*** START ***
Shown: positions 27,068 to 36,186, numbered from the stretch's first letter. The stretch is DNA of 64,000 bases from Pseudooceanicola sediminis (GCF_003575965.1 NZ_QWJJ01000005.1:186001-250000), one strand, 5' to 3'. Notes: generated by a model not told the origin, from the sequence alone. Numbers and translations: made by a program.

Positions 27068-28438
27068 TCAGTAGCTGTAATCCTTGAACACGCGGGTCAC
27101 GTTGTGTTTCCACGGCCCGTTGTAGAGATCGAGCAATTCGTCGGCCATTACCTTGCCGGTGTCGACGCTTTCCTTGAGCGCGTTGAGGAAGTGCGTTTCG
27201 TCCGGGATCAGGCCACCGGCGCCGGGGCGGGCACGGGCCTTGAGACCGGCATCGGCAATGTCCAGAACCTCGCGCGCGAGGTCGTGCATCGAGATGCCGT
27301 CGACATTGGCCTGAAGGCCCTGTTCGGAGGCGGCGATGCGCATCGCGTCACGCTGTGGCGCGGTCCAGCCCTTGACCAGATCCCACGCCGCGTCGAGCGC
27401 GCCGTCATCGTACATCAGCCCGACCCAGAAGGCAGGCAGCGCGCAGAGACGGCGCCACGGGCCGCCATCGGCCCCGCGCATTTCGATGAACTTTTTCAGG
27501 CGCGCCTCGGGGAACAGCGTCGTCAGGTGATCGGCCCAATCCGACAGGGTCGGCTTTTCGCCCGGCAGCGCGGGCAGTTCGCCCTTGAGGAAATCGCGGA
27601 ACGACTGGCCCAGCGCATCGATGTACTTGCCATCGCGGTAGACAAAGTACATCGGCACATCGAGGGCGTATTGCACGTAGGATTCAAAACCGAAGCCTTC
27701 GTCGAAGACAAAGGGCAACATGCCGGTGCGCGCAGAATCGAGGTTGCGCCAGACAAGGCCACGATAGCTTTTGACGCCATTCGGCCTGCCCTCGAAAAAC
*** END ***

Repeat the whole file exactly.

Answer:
Shown: positions 27,068 to 36,186, numbered from the stretch's first letter. The stretch is DNA of 64,000 bases from Pseudooceanicola sediminis (GCF_003575965.1 NZ_QWJJ01000005.1:186001-250000), one strand, 5' to 3'. Notes: generated by a model not told the origin, from the sequence alone. Numbers and translations: made by a program.

Positions 27068-28438
27068 TCAGTAGCTGTAATCCTTGAACACGCGGGTCAC
27101 GTTGTGTTTCCACGGCCCGTTGTAGAGATCGAGCAATTCGTCGGCCATTACCTTGCCGGTGTCGACGCTTTCCTTGAGCGCGTTGAGGAAGTGCGTTTCG
27201 TCCGGGATCAGGCCACCGGCGCCGGGGCGGGCACGGGCCTTGAGACCGGCATCGGCAATGTCCAGAACCTCGCGCGCGAGGTCGTGCATCGAGATGCCGT
27301 CGACATTGGCCTGAAGGCCCTGTTCGGAGGCGGCGATGCGCATCGCGTCACGCTGTGGCGCGGTCCAGCCCTTGACCAGATCCCACGCCGCGTCGAGCGC
27401 GCCGTCATCGTACATCAGCCCGACCCAGAAGGCAGGCAGCGCGCAGAGACGGCGCCACGGGCCGCCATCGGCCCCGCGCATTTCGATGAACTTTTTCAGG
27501 CGCGCCTCGGGGAACAGCGTCGTCAGGTGATCGGCCCAATCCGACAGGGTCGGCTTTTCGCCCGGCAGCGCGGGCAGTTCGCCCTTGAGGAAATCGCGGA
27601 ACGACTGGCCCAGCGCATCGATGTACTTGCCATCGCGGTAGACAAAGTACATCGGCACATCGAGGGCGTATTGCACGTAGGATTCAAAACCGAAGCCTTC
27701 GTCGAAGACAAAGGGCAACATGCCGGTGCGCGCAGAATCGAGGTTGCGCCAGACAAGGCCACGATAGCTTTTGACGCCATTCGGCCTGCCCTCGAAAAAC